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MongoDB Manual

Shard Keys

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  • Shard Key Indexes
  • Missing Shard Key Fields

The shard key is either a single indexed field or multiple fields covered by a compound index that determines the distribution of the collection's documents among the cluster's shards.

MongoDB divides the span of shard key values (or hashed shard key values) into non-overlapping ranges of shard key values (or hashed shard key values). Each range is associated with a chunk, and MongoDB attempts to distribute chunks evenly among the shards in the cluster.

Diagram of the shard key value space segmented into smaller ranges or chunks.

The shard key has a direct relationship to the effectiveness of chunk distribution. See Choose a Shard Key.

All sharded collections must have an index that supports the shard key. The index can be an index on the shard key or a compound index where the shard key is a prefix of the index.

If you drop the last valid index for the shard key, recover by recreating an index on just the shard key.

MongoDB can enforce a uniqueness constraint on a ranged shard key index. Through the use of a unique index on the shard key, MongoDB enforces uniqueness on the entire key combination and not individual components of the shard key.

For a ranged sharded collection, only the following indexes can be unique:

  • The index on the shard key

  • A compound index where the shard key is a prefix

  • The default _id index.


    Sharded clusters only enforce the uniqueness constraint on _id fields across the cluster when the _id field is also the shard key.

    If the _id field is not the shard key or if it is only the prefix to the shard key, the uniqueness constraint applies only to the shard that stores the document. This means that two or more documents can have the same _id value, provided they occur on different shards.

    In cases where the _id field is not the shard key, MongoDB expects applications to enforce the uniqueness of _id values across the shards.

The unique index constraints mean that:

  • For a to-be-sharded collection, you cannot shard the collection if the collection has other unique indexes.

  • For an already-sharded collection, you cannot create unique indexes on other fields.

  • A unique index stores a null value for a document missing the indexed field; that is a missing index field is treated as another instance of a null index key value. For more information, see Missing Document Field in a Unique Single-Field Index.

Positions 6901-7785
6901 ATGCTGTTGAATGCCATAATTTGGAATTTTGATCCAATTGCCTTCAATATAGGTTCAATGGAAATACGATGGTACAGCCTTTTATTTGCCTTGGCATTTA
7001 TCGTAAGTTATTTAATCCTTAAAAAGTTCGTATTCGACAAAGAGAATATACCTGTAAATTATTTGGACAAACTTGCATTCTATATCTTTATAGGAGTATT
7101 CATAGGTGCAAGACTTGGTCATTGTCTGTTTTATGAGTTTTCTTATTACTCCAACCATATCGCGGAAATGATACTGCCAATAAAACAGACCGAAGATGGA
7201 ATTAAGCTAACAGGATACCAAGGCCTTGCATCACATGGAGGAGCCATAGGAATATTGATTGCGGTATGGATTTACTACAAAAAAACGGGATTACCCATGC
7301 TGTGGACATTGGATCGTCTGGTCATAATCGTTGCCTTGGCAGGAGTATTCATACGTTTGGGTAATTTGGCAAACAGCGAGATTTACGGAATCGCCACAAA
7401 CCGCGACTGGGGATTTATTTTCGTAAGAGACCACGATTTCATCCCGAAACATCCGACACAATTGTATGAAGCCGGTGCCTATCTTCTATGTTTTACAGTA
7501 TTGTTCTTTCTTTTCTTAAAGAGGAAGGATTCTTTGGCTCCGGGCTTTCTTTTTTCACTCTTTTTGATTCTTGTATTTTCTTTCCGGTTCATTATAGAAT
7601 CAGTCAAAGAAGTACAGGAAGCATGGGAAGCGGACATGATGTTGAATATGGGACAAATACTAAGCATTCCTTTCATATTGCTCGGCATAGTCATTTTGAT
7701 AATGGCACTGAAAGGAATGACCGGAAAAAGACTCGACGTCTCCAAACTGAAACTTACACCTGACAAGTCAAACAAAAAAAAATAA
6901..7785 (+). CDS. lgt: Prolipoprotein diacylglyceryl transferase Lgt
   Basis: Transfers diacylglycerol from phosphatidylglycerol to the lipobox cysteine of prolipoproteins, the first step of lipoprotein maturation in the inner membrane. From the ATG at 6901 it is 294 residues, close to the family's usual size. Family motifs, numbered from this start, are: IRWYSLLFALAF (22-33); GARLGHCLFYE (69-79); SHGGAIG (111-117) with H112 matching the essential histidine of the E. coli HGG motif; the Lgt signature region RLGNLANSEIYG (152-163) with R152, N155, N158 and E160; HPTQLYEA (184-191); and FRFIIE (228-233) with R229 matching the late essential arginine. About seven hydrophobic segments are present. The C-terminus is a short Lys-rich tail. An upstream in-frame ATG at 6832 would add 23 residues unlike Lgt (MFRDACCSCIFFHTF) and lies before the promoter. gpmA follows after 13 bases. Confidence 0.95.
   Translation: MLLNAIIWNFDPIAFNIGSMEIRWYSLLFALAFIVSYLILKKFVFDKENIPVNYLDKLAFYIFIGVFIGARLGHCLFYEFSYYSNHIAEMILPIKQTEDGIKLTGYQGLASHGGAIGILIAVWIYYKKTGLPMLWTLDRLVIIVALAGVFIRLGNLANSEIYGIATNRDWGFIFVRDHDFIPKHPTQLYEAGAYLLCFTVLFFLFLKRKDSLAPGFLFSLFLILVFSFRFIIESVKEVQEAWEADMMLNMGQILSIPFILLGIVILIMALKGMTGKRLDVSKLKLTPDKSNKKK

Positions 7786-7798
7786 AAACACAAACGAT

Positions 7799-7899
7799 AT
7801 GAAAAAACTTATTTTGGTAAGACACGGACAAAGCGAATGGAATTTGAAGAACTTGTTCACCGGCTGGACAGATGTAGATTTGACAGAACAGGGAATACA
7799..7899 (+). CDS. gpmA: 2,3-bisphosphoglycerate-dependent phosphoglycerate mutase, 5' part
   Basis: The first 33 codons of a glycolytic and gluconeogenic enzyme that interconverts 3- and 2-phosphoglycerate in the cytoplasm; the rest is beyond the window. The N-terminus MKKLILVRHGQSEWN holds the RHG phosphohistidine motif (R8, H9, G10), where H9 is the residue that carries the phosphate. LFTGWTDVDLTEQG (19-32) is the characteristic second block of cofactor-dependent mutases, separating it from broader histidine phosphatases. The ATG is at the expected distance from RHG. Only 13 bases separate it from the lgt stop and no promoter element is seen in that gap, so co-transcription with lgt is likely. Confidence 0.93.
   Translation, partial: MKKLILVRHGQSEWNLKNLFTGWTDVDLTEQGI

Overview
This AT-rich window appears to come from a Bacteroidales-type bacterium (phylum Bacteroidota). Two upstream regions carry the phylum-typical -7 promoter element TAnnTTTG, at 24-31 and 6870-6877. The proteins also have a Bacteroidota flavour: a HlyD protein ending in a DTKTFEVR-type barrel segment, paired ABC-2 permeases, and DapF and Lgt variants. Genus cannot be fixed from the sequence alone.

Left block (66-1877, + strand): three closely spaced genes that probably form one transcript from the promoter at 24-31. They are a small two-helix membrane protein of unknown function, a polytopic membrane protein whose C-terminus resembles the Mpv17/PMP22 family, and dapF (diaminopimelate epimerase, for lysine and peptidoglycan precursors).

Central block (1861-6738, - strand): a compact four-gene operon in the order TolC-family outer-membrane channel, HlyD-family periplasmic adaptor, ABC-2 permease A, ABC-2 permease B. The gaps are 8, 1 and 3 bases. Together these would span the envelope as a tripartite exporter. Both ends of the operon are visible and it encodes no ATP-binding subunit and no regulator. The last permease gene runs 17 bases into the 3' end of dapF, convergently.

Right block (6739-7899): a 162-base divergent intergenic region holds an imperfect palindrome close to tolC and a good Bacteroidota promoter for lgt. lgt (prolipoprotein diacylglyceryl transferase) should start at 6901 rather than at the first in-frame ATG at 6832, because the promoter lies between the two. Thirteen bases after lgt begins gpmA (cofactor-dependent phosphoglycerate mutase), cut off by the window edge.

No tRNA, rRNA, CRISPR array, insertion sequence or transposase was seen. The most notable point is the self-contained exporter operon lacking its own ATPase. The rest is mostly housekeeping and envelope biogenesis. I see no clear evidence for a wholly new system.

To enforce uniqueness on the shard key values, pass the unique parameter as true to the sh.shardCollection() method:

  • If the collection is empty, sh.shardCollection() creates the unique index on the shard key if such an index does not already exist.

  • If the collection is not empty, you must create the index first before using sh.shardCollection().

Although you can have a unique compound index where the shard key is a prefix, if using unique parameter, the collection must have a unique index that is on the shard key.

You cannot specify a unique constraint on a hashed index.

Documents in sharded collections can be missing the shard key fields. To set missing shard key fields, see Set Missing Shard Key Fields.

Missing shard key fields fall within the same chunk range as shard keys with null values. For example, if the shard key is on the fields { x: 1, y: 1 }, then:

Document Missing Shard Key
Falls into Same Range As
{ x: "hello" }
{ x: "hello", y: null }
{ y: "goodbye" }
{ x: null, y: "goodbye" }
{ z: "oops" }
{ x: null, y: null }

To target documents with missing shard key fields, you can use the { $exists: false } filter condition on the shard key fields. For example, if the shard key is on the fields { x: 1, y: 1 }, you can find the documents with missing shard key fields by running this query:

db.shardedcollection.find( { $or: [ { x: { $exists: false } }, { y: { $exists: false } } ] } )

If you specify a null equality match filter condition (e.g. { x: null }), the filter matches both those documents with missing shard key fields and those with shard key fields set to null.

Some write operations, such as a write with an upsert specification, require an equality match on the shard key. In those cases, to target a document that is missing the shard key, include another filter condition in addition to the null equality match. For example:

{ _id: <value>, <shardkeyfield>: null } // _id of the document missing shard key
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